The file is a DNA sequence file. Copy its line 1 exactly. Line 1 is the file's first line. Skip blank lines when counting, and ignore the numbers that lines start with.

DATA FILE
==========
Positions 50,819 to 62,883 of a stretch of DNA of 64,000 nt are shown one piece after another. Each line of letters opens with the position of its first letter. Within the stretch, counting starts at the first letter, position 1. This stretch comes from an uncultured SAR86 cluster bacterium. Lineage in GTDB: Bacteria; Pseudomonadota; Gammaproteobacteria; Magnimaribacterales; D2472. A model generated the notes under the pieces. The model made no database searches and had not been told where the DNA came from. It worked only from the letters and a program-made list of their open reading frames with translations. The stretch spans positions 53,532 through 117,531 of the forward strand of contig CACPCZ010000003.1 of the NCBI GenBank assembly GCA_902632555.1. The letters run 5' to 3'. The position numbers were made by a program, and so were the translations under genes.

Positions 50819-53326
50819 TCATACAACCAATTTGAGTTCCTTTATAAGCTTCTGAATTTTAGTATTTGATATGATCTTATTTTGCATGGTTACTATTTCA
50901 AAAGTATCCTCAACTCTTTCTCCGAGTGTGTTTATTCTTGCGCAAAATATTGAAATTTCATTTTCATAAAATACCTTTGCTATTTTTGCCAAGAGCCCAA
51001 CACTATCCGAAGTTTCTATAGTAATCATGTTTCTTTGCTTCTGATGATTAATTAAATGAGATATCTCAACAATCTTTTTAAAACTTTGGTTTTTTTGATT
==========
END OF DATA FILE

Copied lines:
Positions 50,819 to 62,883 of a stretch of DNA of 64,000 nt are shown one piece after another. Each line of letters opens with the position of its first letter. Within the stretch, counting starts at the first letter, position 1. This stretch comes from an uncultured SAR86 cluster bacterium. Lineage in GTDB: Bacteria; Pseudomonadota; Gammaproteobacteria; Magnimaribacterales; D2472. A model generated the notes under the pieces. The model made no database searches and had not been told where the DNA came from. It worked only from the letters and a program-made list of their open reading frames with translations. The stretch spans positions 53,532 through 117,531 of the forward strand of contig CACPCZ010000003.1 of the NCBI GenBank assembly GCA_902632555.1. The letters run 5' to 3'. The position numbers were made by a program, and so were the translations under genes.